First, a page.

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Tell the uncles and aunties we now have comebacks

Amna Bee and Garry Johal take over this insufferable task


Are you also tired of hiding your underboob tattoo when your mother visits? Or smoking in the bathroom with a portable fan? Or being "totally friends" with your boyfriend of 6 years? 


These are not personal examples. Or are they?


Anyway, comedians Amna Bee and Garry Johal are bringing a masterclass on how to survive being brown to this year's Melbourne International Comedy Festival with their show 'Surviving Brown for Dummies'.


I speak with them about why they need to dig a hole that knows no end.



Dilpreet: Amna! This is your second year in a row at the Melbourne International Comedy Festival. Less jitters this year, I assume?


Amna: You'd think so! I just got back from Adelaide Fringe, and according to my therapist, I had the exact same roller coaster as I did last before the Melbourne International Comedy Festival and am going through it again. This particular show is nothing like what we've done before, so it's still very jittery.


Dilpreet: Please tell us more about 'Surviving Brown for Dummies'. How did y’all come up with the concept?


Garry: Amna and I were exchanging funny little anecdotes about our upbringing, like the proper etiquette when someone asks you if you want a soft drink, which ought to be straightforward, but in the brown world, you have to navigate through a labyrinth of rules and conventions, factor in “what will people say”, and perhaps the level of scolding one would receive later on from parents if you had to the gall to say yes without first refusing it the requisite three times. 

So we thought wouldn't it be funny if there was a survival guide for growing up brown. And that’s how it started.

 

Dilpreet: Amna, you grew up in a conservative environment. Would you consider yourself as someone who has successfully survived being brown? Indulge us into an incident that taught you a trick or two.

 

Amna: I've certainly made my escape and created my own path while also maintaining ties with my culture, so I’d say I survived being brown! 


It’s good to know how to play the game, especially around the aunties, by making by own rules.


For example, a long time ago, an aunty I barely knew asked me outside a grocery store in Peshawar quite sweetly when I was planning on getting married. I smiled back even more sweetly and asked her how her daughter's divorce was coming along.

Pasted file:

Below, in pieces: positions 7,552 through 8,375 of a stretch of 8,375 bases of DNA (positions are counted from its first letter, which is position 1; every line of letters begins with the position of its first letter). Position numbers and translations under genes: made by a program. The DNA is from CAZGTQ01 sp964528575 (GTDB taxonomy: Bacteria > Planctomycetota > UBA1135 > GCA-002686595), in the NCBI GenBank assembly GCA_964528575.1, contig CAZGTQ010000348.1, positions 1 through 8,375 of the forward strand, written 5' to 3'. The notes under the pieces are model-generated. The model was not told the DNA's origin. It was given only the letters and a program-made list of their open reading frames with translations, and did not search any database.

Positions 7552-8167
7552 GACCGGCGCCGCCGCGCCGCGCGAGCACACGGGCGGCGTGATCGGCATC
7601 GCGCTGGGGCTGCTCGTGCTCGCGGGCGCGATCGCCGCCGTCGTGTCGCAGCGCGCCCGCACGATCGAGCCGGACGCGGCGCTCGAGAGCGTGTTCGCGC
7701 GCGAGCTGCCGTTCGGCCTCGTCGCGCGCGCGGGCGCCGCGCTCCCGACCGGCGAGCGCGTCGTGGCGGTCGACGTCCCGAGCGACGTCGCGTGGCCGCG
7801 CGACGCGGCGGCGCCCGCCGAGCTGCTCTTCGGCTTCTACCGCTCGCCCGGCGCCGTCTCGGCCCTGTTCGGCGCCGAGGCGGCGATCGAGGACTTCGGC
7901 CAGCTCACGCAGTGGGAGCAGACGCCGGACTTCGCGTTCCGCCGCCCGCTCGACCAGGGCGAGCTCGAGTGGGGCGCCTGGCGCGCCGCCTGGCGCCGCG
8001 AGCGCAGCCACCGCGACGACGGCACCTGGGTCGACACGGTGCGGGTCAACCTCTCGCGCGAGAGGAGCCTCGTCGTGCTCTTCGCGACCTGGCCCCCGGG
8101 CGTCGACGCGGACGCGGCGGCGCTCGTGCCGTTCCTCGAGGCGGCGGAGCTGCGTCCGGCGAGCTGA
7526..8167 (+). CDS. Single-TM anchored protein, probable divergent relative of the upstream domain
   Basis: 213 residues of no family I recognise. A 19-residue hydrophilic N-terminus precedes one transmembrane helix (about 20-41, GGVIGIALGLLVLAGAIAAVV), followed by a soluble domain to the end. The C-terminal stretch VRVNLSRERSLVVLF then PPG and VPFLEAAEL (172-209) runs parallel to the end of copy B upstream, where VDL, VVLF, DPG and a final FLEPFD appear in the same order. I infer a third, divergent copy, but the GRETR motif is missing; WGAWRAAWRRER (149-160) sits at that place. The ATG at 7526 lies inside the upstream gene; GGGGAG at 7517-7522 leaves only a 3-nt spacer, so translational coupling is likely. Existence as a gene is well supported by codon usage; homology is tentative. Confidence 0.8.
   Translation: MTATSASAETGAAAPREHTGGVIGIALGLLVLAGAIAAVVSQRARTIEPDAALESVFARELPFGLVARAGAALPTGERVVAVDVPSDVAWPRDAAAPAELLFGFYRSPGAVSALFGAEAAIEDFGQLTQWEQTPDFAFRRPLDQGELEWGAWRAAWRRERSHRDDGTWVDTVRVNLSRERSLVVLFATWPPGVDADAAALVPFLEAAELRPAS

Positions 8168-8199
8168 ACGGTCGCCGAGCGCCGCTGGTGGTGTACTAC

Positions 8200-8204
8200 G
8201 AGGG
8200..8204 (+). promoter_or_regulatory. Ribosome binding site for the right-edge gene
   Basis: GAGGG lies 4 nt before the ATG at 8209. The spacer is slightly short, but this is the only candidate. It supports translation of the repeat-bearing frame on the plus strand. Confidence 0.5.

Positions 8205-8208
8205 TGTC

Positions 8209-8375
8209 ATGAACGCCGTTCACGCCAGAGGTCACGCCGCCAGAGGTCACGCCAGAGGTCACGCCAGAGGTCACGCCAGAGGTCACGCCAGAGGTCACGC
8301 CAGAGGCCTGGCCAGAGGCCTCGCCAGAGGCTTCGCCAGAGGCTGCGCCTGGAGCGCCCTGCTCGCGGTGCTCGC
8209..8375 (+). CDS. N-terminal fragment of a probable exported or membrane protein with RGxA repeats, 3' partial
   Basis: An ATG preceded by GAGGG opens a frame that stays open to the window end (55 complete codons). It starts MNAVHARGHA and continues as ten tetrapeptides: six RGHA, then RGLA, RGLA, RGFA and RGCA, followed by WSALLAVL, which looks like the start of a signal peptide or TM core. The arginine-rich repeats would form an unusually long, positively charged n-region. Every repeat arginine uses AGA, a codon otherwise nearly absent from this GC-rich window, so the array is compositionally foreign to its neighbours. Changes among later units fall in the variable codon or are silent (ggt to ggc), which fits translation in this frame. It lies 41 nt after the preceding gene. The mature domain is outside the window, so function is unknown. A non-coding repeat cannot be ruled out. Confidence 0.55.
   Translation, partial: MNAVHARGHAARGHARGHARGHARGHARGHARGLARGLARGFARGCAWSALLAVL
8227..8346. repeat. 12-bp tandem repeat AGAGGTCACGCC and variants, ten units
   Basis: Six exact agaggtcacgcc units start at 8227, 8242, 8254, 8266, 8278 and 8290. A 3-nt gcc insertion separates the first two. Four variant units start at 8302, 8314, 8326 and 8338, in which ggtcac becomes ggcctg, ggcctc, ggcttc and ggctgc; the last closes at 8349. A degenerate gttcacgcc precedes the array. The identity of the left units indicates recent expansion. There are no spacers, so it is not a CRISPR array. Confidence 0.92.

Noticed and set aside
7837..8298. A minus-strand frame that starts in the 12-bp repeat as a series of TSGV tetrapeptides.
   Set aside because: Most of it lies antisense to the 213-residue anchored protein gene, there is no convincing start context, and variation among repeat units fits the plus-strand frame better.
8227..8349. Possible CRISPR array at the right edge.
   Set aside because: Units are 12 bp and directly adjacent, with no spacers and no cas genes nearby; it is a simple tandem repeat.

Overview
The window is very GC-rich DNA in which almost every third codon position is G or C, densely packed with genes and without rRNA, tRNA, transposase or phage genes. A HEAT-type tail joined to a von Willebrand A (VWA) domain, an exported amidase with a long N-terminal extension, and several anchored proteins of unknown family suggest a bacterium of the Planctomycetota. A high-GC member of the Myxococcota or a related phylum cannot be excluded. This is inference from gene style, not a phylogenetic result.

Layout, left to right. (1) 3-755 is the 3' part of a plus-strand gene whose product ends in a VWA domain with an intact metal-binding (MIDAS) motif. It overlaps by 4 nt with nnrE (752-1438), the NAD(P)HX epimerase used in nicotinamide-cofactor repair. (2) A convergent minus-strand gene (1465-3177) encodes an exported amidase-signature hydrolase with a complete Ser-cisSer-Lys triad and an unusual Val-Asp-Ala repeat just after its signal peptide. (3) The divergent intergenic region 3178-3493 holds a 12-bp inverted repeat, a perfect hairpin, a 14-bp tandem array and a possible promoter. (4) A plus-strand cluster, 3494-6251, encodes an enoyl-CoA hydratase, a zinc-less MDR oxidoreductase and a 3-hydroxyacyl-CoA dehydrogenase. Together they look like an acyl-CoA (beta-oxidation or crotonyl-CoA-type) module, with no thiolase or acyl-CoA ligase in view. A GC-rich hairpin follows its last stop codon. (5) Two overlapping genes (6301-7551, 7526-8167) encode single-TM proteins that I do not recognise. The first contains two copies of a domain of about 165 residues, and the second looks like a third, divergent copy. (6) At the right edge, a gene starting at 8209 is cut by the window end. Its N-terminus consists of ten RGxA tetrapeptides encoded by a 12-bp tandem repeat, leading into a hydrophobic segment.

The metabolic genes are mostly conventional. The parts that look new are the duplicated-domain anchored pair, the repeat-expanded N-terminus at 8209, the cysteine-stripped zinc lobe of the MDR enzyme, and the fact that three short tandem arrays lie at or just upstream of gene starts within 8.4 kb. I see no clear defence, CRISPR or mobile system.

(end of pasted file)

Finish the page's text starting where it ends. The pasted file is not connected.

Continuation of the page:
Dilpreet: Why do you want South Asians to watch the show?


Garry: It’s for them! While there are some universal themes in our show (clashing cultures/generations, fish out of water, societal pressures etc.), South Asians, in particular, will relate to the anecdotes, jokes and stories in this show. And if they don't, our mums will scold them. Just kidding - they’ll only scold us. 


Dilpreet: This year looks great for brown comedians in Australia. What are some of your dreams and hopes moving forward as the demand for better representation finds deeper ground?


Amna: It’s really fantastic how we're seeing so many talented brown comics this year, going beyond being chosen to 'diversify' a lineup and being seen for the great comics that they truly are. 


Garry: We'd love for more South Asians in Australia to watch comedy. They love their Bollywood, and a lot of them love the likes of Russell Peters, but they don't venture outside the 'big' names. We hope they'll start supporting local, emerging talent and take a chance! It has been surprising to see majority-white audiences for Asian comedy nights, and to be honest, we as Asian comics are delighted when there are people like us in the audience because they really get our jokes.


Catch 'Surviving Brown for Dummies' at Melbourne International Comedy Festival by booking your tickets here

About the author

Dilpreet is the founder of South Asian Today. More about her can be found here.

 

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